The review bluntly states that it is the unnecessary use and overuse of antimicrobials which allows AMR to spread. And, excessive antibiotics are consumed by both humans and animals. In fact, of the antibiotics defined as “medically important” for humans, over 70 percent of the volume, by weight, ends up being administered to animals.
Even more infuriatingly, much of the antibiotic use is aimed at promoting growth and preventing illnesses in livestock – not treating existing disease.
In addition to the dangerous situation created by excessive antibiotic use in humans and animals, antimicrobial resistance can be spread throughout the environment through sewage systems and run-off from farms – which becomes more significant given the fact that a stunning 70 to 90 percent of the antibiotics given to animals are excreted un-metabolized.
According to the Review, antibiotics that are vital to human health most be banned or severely restricted in animals, while new medications should be reserved as a last resort when other drugs have failed.
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We must change the way antibiotics are prescribed
Here’s a shocker: out of 40 million people who are given antibiotics for respiratory infections yearly in the United States, 27 million are given to them unnecessarily.
Doctors who aren’t sure of exactly what type of pathogen is affecting a patient still must attempt to give treatment, and many choose broad-spectrum drugs, thereby increasing the odds of resistance developing.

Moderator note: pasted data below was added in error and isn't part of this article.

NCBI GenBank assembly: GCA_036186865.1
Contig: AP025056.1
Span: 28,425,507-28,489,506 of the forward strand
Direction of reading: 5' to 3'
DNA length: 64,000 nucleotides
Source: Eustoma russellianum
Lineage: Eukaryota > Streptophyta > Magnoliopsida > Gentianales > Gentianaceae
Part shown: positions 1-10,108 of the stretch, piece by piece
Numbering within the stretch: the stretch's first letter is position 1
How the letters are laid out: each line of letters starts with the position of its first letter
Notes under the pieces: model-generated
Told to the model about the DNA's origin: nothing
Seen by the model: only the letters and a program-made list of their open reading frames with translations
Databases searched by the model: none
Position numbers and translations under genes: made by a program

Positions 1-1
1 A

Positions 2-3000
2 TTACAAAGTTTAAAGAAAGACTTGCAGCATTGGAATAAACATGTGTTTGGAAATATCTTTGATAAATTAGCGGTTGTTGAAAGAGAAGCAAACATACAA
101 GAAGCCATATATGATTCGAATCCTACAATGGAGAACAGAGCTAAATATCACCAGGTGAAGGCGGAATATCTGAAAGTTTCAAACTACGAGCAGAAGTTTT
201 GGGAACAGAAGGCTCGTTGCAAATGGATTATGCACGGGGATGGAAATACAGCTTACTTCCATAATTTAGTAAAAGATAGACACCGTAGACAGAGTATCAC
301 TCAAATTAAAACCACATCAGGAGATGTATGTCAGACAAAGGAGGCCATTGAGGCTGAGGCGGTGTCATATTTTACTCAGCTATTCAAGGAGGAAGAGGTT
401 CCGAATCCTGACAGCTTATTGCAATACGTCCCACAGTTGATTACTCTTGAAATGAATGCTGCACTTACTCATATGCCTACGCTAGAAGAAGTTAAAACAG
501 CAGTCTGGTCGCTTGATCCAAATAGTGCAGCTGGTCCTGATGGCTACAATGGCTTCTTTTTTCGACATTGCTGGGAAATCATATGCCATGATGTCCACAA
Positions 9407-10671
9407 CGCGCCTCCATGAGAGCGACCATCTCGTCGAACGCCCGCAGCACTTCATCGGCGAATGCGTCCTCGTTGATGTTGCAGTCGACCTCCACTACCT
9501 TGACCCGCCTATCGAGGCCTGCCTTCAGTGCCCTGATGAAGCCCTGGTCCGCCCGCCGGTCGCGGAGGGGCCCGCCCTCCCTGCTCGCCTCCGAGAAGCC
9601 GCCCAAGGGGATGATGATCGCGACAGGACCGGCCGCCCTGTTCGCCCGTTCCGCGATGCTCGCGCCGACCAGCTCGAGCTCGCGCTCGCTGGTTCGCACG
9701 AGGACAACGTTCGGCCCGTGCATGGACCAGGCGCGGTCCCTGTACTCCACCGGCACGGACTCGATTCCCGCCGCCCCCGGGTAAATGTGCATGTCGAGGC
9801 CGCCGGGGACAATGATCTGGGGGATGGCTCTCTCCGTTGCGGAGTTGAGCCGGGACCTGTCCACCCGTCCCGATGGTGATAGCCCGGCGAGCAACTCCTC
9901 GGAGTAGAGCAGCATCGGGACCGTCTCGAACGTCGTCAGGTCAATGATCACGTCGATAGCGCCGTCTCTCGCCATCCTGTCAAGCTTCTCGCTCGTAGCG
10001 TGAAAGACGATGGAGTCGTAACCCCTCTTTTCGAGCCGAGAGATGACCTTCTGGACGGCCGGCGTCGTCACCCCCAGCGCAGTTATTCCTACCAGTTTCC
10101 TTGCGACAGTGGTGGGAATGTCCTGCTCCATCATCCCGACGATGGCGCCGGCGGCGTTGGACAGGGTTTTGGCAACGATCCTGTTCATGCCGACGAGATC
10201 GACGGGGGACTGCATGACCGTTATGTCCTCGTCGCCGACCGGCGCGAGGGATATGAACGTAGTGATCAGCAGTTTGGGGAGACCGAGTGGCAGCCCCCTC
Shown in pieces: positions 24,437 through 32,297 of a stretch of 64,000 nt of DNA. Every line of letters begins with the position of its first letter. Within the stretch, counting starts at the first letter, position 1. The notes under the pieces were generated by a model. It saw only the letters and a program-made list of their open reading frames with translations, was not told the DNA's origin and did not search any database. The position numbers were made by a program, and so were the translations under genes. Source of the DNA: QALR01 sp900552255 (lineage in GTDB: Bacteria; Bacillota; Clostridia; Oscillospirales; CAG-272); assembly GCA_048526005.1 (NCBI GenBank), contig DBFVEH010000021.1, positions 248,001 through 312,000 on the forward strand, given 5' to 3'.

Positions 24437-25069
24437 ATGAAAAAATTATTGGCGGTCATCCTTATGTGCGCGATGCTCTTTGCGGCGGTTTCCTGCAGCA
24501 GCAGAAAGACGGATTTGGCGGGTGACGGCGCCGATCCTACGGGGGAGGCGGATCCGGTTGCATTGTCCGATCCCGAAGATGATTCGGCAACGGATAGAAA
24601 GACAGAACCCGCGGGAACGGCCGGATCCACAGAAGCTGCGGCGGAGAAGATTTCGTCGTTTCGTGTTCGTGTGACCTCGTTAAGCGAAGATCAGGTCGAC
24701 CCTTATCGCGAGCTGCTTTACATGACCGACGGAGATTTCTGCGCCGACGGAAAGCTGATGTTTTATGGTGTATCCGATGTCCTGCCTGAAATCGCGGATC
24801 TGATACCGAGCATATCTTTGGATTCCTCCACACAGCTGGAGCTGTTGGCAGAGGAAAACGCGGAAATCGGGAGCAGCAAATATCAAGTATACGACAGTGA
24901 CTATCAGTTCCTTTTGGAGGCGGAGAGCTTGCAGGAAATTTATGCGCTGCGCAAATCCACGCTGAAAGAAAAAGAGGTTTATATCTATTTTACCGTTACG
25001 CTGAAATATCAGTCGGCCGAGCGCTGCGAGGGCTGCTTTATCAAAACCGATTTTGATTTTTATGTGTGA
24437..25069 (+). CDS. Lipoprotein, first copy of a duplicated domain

According to the Review, this is a result of the shortage of low-cost, rapid diagnostic tests – causing many doctors to depend on empirical diagnosis in which they use experience, intuition and professional judgment to assess diseases and prescribe treatment.
The threat of AMR must be addressed globally
The real implications of soaring antimicrobial resistance, the Review predicted, would be felt worldwide, with routine surgeries and minor infections becoming life-threatening – and essentially wiping out the medical advances of the last 50 years.
A secondary effect of antibiotics losing their effectiveness would be the risk of serious infection that would become inherent in such procedures as hip replacements, C-sections, chemotherapy and abdominal surgery.
Noting that the increasing ease of international travel allows AMR a chance to spread to many countries – even those that are currently controlling their antibiotic use – the Review concluded that the world must act in concert to address the threat.
The authors of the Review also advised staging public awareness programs – in which patients are discouraged from demanding antibiotics from doctors – improving sanitation and hygiene, reducing unnecessary antimicrobial use in agriculture, and reducing agricultural pollution. In addition, they called for more rapid diagnosis of disease, and advised using market entry rewards and a global innovation fund to stimulate the development of new drugs.
Of course, the use of natural means to fight disease seems an obvious solution. Alternative means of combating infections currently under development include phage therapy, probiotics, enzymes that attack bacteria, peptides and immune stimulation.
Antimicrobial resistance is a threat that must be contained – or the consequences will be dire. As David Cameron, former Prime minister of the UK, puts it: “If we fail to act, we are looking at an almost unthinkable scenario where antibiotics no longer work and we are cast back into the dark ages of medicine.”